• Proofreading
    I briefly flirted with the idea of a career in proofreading many years ago, and as a fan of words and language it’s something which I find rather satisfying.  As practise, I recently proofread my ‘risk of redundancy’ letter, and this exercise yielded the following results: punctuation errors – 15; instances of bad English – 12; spelling errors – 2; factual errors (my job title!) – 2; inaccuracies – 1.  This made a grand total of 32 errors in a 4-page letter.  I was tempted to suggest during my individual consultation meeting that they offer me a job as a proofreader, but suspected that wouldn’t have gone down terribly well.
  • Fundraising
    I’m good at fundraising, and ideas for fundraising prompts.  When my uncle died of lung cancer in 2013, I put together a recipe book of my grandmother’s recipes and sold it (along with help from my family, of course), to raise money for the Roy Castle Lung Cancer Foundation.  To date, we’ve raised £2,875 (www.justgiving.com/dottyg).  We still have  a very small number of books available, if any budding bakers out there are interested!  😉
    In addition, since 2016, I’ve raised (along with family and friends) over £6,000 for Moorfields Eye Charity, by taking part in the annual Eye to Eye charity walk, and holding ‘Twinkles at Twilight‘ tea parties.  Imaginative methods of fundraising have included getting various canine companions involved in our charity walks, inventing eye-themed games for ‘Twinkles at Twilight’ events, and persuading a local optometrist to donate a voucher for a free eye test to use as a raffle prize.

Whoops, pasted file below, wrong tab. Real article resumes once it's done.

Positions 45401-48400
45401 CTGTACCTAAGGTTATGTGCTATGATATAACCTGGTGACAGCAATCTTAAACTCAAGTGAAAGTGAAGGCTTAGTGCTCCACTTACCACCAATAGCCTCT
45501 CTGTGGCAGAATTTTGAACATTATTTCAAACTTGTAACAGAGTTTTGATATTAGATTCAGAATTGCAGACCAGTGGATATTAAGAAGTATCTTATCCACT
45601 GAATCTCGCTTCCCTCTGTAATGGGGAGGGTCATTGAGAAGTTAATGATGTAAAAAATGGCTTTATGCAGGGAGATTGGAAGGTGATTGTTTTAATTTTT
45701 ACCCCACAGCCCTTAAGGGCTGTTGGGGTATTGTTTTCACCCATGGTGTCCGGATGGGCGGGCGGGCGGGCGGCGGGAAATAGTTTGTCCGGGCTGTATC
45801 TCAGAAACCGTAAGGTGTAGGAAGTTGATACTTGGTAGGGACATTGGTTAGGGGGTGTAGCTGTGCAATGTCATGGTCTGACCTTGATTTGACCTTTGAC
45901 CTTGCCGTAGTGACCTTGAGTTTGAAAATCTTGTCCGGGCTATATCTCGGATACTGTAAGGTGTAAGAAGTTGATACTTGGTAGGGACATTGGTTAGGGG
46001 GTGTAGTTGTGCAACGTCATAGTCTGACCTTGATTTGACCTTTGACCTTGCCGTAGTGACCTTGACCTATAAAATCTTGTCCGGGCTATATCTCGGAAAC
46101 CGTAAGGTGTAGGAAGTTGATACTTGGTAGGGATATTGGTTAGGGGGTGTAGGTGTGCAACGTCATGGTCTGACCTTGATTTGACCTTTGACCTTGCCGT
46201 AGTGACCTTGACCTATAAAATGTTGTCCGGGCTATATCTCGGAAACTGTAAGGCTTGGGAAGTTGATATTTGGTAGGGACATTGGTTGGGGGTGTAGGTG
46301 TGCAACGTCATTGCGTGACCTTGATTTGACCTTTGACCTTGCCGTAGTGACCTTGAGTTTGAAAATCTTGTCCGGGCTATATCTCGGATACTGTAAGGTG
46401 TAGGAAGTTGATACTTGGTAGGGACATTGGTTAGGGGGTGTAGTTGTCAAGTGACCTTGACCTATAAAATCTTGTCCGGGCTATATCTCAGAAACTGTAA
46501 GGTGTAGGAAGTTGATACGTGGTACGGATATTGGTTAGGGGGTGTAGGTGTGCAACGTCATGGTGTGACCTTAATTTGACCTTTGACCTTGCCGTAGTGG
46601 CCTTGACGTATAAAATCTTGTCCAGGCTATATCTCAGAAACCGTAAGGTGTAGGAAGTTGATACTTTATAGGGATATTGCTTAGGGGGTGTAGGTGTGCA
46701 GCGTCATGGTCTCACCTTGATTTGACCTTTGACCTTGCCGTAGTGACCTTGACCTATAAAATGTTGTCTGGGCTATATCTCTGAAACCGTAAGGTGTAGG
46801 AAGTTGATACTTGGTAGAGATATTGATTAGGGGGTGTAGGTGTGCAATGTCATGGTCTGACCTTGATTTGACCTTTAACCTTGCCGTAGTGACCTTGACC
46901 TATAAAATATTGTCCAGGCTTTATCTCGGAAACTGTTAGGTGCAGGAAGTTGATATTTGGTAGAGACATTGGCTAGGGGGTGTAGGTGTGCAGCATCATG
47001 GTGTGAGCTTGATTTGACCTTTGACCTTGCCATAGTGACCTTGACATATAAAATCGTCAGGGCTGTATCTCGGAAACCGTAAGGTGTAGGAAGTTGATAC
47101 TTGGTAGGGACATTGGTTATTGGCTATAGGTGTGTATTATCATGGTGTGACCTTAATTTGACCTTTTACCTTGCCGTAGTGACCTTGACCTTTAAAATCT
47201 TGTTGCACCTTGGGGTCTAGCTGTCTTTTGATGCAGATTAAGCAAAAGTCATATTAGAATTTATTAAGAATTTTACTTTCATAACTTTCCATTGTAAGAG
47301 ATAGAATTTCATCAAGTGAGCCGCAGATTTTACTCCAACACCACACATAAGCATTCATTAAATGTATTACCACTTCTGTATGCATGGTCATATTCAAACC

• Writing
    I’m a pretty decent writer… or so readers of my blog tell me, and quite frankly who am I to argue?!  I manage to combine factual information with elements of humour, resulting in an entertaining yet informative read… in my blog posts, at least.  Clearly I don’t use this technique when writing student appeal summaries at work, or when composing irritated emails to my MP about the latest farcical government decision.
  • Painting
    I’m reasonably good at putting oil on canvas, although my post eye surgery paintings are somewhat different.  For further details, check out my blog posts:
    Oil on canvas‘ and ‘Paintings for sale‘.  I’m also a dab hand at putting emulsion on walls (after the adequate prep-work, obviously).  Painting ceilings is less successful these days (see: ‘Ceiling painting through silicone oil‘), but I’m not bad at woodwork.
  • Extensive knowledge of eye-related issues